Chinese health officials announced an AIDS cooperation program with a U.S. institute, combating what health officials fear will be a tenfold surge in HIV infection in China.
The partnership between the Chinese Center for Disease Control and Prevention and the University of Maryland's Institute of Human Virology - founded by one of the co-discoverers of the virus - covers collaboration on clinical trials, technical assistance and development of better and faster tests and vaccines, institute officials said.
The step comes as United Nations health officials warned in June that Asia's AIDS problem could rival sub-Saharan Africa if quick action is not taken to stem new infections.
There are 5.1 million people with the virus in India, second only to South Africa with 5.3 million infections, according to UNAIDS estimates for 2003. About 840,000 people in China have the virus, according to the Chinese Ministry of Health, but the UN has warned that number could grow to 10 million by 2010 if the epidemic is left unchecked.
The Maryland institute, which combines laboratory research, epidemiology and clinical research in an effort to get new discoveries to the neediest, can help the Chinese develop strategies and help teach physicians about diagnosis and management of the disease, among other issues, said Richard Gallo, the institute's founder-director.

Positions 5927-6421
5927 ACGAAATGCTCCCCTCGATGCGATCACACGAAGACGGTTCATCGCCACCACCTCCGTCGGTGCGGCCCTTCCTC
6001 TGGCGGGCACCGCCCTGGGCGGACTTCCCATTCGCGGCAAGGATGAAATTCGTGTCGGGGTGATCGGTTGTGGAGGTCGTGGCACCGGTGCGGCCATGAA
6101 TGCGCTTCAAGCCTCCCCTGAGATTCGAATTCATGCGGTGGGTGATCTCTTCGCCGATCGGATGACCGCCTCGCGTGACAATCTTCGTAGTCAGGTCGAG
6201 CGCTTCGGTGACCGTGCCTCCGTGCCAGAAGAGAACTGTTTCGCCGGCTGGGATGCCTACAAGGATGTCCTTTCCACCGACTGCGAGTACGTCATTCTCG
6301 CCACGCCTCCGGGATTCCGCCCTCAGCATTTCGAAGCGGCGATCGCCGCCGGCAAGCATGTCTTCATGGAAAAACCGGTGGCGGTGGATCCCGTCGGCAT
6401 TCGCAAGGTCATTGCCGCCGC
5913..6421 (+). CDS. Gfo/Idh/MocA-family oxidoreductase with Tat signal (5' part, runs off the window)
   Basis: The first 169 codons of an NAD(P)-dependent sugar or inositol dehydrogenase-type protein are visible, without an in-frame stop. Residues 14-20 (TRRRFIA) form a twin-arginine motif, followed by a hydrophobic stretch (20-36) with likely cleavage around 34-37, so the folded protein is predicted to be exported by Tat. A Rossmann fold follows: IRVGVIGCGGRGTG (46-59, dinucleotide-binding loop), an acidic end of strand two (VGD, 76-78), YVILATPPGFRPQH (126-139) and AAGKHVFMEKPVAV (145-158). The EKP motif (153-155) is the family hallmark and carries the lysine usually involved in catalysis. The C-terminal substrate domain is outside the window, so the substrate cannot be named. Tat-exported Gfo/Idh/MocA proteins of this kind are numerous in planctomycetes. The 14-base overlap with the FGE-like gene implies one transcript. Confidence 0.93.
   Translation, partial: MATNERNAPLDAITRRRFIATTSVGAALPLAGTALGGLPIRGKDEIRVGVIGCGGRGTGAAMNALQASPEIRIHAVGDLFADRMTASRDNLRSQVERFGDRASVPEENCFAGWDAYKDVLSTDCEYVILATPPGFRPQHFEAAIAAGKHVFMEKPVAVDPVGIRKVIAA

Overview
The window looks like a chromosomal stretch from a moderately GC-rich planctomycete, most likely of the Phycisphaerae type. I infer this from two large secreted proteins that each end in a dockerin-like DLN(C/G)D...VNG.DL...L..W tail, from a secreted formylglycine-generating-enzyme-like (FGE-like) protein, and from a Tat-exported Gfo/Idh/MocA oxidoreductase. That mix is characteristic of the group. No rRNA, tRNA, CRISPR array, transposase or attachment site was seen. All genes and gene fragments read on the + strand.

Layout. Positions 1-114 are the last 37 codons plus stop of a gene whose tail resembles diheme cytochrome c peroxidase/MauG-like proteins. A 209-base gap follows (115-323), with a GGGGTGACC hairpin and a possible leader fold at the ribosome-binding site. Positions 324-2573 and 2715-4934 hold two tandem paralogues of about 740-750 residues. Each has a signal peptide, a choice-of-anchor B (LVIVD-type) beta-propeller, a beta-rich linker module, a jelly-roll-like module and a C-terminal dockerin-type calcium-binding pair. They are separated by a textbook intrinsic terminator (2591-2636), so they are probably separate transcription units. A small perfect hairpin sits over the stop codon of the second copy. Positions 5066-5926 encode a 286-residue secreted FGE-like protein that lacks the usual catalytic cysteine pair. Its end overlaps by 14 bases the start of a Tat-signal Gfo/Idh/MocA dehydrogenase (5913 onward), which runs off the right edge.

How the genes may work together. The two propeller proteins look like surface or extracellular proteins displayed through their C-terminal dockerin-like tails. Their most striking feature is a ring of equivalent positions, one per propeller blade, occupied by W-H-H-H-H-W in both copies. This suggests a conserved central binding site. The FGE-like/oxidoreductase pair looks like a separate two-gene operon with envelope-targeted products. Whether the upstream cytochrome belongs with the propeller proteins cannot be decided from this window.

Under the pact, Baltimore doctors will train their Chinese counterparts in the care of people with AIDS and China will send researchers to work in the institute's laboratories.
The three-year, $7 million (Ђ5.7 million) effort will be funded in part by the Chinese and U.S. governments, officials said.
One of the institute's central goals will be to help doctors in China find the drug combinations that work best for its population.
Other research will focus on the history of the disease in China and a study of traditional Chinese medicines for possible treatment.
While the Chinese CDC already sends researchers to the institute for training, the new agreement is expected to boost bilateral cooperation and allow American researchers to benefit from China's centuries old medical experience.
"This is more than just missionary work," Gallo was quoted by the AP as saying. "I think we have a real chance of getting help from China."